# How can I scale the $k$-th moment of a time series to a different time frequency?

I have a time series, let's say N daily log-returns. I want to study the moments (possibly the distribution) of the weekly returns. I have two ways:

1) Using the time-additivity property of logarithms, I just add 5 consequent daily log-returns to get a weekly return. I will get a series of length N/5, so I will lose data. But I can calculate the descriptive stats on this weekly series. Displayed hereby are the histograms of the series calculated as described above. I also add the table of the descriptive statistics of the three series. 2) I'm not familiar with this method, hence the question. I know I can scale the moments of the daily returns in order to obtain the moments for other time frequencies, i.e. from the first column of the table to pass to the second and third thanks to a scaling law which is a function of the tail exponent $\alpha$ here. I obtained my $\alpha$ by fitting a Lèvy-Stable distribution to my time series, and what I got is $\alpha = 1.596$ Here is the scaling laws I found to pass from the distribution of the daily returns $f_{day}$ to the distribution of the weekly returns $f_{week}$

For $\alpha < 2$ (returns asymptotically lévy-stable distributed): $$f_{\tau}(r) = \Bigg( \frac{1}{\tau}^\alpha \Bigg) f_{day}(\Bigg( \frac{1}{\tau}^\alpha r \Bigg))$$ where $\tau$ is the frequency we are seeking to obtain (e.g for weekly data, it will be $\tau=5$ just considering the working days).

Since I'm interested in the numerical implementation though, I cannot use this formula. But I could calculate the general law that governs the scaling of the $k$-th moment. I managed for the case $\alpha < 2$ to obtain:

$$E[r_{\tau}^k] = (\tau)^{k/ \alpha} E[r_{day}^k]$$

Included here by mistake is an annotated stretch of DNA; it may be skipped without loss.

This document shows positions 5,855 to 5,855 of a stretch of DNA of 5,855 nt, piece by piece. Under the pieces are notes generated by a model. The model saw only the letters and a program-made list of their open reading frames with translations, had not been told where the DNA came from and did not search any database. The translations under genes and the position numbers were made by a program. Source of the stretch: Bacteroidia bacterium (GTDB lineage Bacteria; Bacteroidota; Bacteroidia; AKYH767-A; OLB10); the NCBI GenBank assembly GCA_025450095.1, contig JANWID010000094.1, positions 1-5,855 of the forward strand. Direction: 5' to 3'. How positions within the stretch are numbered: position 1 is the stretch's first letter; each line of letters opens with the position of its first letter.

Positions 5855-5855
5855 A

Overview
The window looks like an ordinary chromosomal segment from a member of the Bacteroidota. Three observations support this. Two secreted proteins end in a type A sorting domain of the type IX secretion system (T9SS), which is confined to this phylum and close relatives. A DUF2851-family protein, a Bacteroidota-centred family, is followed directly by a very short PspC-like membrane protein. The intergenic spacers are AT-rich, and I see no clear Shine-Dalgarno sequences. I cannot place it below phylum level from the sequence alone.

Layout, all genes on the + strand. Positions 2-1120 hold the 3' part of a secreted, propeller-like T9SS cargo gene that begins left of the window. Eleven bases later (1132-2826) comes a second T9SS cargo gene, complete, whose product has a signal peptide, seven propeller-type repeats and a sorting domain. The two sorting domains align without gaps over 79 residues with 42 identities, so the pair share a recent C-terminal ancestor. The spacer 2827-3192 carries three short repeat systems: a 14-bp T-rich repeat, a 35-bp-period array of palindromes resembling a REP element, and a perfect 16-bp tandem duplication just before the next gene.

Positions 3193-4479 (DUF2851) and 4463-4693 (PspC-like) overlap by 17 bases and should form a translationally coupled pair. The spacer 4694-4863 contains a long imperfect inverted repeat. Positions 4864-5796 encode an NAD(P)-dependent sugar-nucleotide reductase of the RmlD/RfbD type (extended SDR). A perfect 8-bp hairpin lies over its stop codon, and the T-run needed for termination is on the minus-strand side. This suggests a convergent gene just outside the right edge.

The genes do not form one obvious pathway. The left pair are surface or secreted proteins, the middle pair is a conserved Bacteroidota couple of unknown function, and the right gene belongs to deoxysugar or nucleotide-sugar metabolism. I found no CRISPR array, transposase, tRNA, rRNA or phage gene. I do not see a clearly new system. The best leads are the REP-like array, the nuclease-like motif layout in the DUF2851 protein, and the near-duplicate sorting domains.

My question is: Does this relation hold? Once I implement it should I expect the same values I got in the above table? Why someone even studied this if I can get the moment by aggregating the log-returns? Any comment is very much appreciated, I can't find literature to help me in the empirical analysis, just very theoretical stuff.

## Edit

Here is the way I implemented it in Python (ptf being my daily time series), and alpha is the parameter obtained by fitting a Lèvy-Stable distribution to ptf (alpha = 1.596)

# Scaling: methods of moments

# mean
mu = np.mean(ptf) # empirical daily mean (see table)
mu_t= [(np.mean(ptf))*(i**(1/alpha)) for i in range(1,40)] # scales daily mean up to 40 days

# std
std = np.std(ptf) # daily std
std_t= [std*(i**(1/alpha)) for i in range(1,40)]

# skewness
r_skew=[ptf[i]**3 for i in range(len(ptf))] # daily skew
skew_t= [np.mean(r_skew)*(i**(3/alpha))for i in range(1,40)]

# kurtosis
r_kurt=[ptf[i]**4 for i in range(len(ptf))] # daily kurt
kurt_t= [np.mean(r_kurt)*(i**(4/alpha))for i in range(1,40)]


And here it the graphical result, which seems pretty wrong to me (the point being the values obtained as in method 1, see Table above)